This Is The Age At Which You Outgrow IKEA, Research Shows
Cheap furniture and meatballs won't constitute a nice little Saturday forever.
If you’re in your mid-thirties or older, there’s a good chance you groan at the thought of yet another trip through that Swedish superstore.
By looking through 10,000 user responses provided by Earnest, Priceonomics found that the peak time for you to shop at IKEA is when you’re in your mid-twenties through mid-thirties. This is being dubbed as the IKEA Decade. Believe it or not, IKEA is the only store where the average customer is less than 30 years old.
There are some theories as to why IKEA is so popular with this age group:
One is that young people love food and cheap furniture. People can go into any IKEA and enjoy Swedish meatballs while they wait for their furniture. Also, young people have more drive (and more time on their hands) to put together a bed that will break in three years. Young couples are also often strapped for cash, and the cheapest place to get furniture is inside the blue-and-yellow warehouse.
Once we’re in our mid-thirties, there’s no way we’re going to IKEA with our partner—unless we’re looking for a divorce or a nasty break-up. If we’re arguing about which set of knifes we want in our home, how can we trust our partner not to stab us in the back with those knives? But for young couples shopping for good-looking furniture at low prices, IKEA is the perfect place to fight over a state-of-the-art toilet brush.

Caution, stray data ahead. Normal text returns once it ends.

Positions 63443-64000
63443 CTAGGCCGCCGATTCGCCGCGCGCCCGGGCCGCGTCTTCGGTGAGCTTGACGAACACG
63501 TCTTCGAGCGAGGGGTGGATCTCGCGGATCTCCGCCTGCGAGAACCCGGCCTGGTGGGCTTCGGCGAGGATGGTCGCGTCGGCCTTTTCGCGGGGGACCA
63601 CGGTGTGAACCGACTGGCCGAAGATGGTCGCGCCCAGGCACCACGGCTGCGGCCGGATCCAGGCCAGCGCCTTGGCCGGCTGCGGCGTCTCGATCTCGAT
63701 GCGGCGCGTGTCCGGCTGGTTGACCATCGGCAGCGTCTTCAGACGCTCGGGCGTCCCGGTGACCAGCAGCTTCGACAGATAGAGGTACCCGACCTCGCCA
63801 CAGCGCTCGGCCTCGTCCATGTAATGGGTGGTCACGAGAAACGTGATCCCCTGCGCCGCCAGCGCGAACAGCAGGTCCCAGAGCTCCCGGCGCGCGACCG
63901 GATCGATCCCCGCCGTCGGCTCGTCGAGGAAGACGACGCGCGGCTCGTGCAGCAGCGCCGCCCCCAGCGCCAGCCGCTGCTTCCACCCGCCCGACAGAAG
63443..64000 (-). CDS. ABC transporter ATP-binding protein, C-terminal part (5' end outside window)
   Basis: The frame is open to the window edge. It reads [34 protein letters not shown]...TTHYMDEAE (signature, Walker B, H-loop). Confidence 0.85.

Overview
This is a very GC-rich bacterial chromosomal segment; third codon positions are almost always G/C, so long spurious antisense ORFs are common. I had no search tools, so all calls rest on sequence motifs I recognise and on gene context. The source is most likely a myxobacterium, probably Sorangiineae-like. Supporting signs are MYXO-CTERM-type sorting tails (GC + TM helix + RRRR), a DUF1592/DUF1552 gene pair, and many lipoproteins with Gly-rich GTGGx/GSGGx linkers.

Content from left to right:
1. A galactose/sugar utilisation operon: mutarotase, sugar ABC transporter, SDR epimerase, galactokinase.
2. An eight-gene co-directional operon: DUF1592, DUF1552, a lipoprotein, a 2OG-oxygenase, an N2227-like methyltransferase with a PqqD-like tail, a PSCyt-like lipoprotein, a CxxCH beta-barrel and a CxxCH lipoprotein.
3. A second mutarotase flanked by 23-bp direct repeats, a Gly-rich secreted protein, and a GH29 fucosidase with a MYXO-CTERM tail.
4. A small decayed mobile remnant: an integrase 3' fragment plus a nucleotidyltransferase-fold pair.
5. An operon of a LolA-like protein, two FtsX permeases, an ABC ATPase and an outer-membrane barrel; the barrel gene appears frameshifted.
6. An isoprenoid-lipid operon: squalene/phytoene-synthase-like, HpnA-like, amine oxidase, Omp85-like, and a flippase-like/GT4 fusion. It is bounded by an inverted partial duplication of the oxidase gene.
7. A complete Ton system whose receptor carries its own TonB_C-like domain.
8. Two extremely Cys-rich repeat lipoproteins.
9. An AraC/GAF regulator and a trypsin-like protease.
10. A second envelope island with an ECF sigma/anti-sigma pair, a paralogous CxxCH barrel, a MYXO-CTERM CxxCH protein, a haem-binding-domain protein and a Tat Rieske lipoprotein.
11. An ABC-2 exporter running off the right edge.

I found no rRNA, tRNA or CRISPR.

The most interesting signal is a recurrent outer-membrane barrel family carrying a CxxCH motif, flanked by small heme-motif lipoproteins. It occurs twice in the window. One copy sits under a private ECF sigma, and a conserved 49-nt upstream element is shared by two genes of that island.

The older we get, the more often we go to Home Depot (the place to go for those in their forties) or Lowes (favorite hangout spot for those in their fifties).
As for other trends, men go to Home Depot more often while women prefer Bed, Bath & Beyond. Almost half of all Earnest clients living in Oregon go to IKEA, while only 3% of Idaho clients check out their IKEA.
To make things more interesting, the top four states with the most Earnest clients visiting IKEA only have one store in the entire state (Oregon, Kansas, Utah and Minnesota). Since IKEA started their U.S. takeover in the Mid-Atlantic, there are fewer stores in the Midwestern and Western states.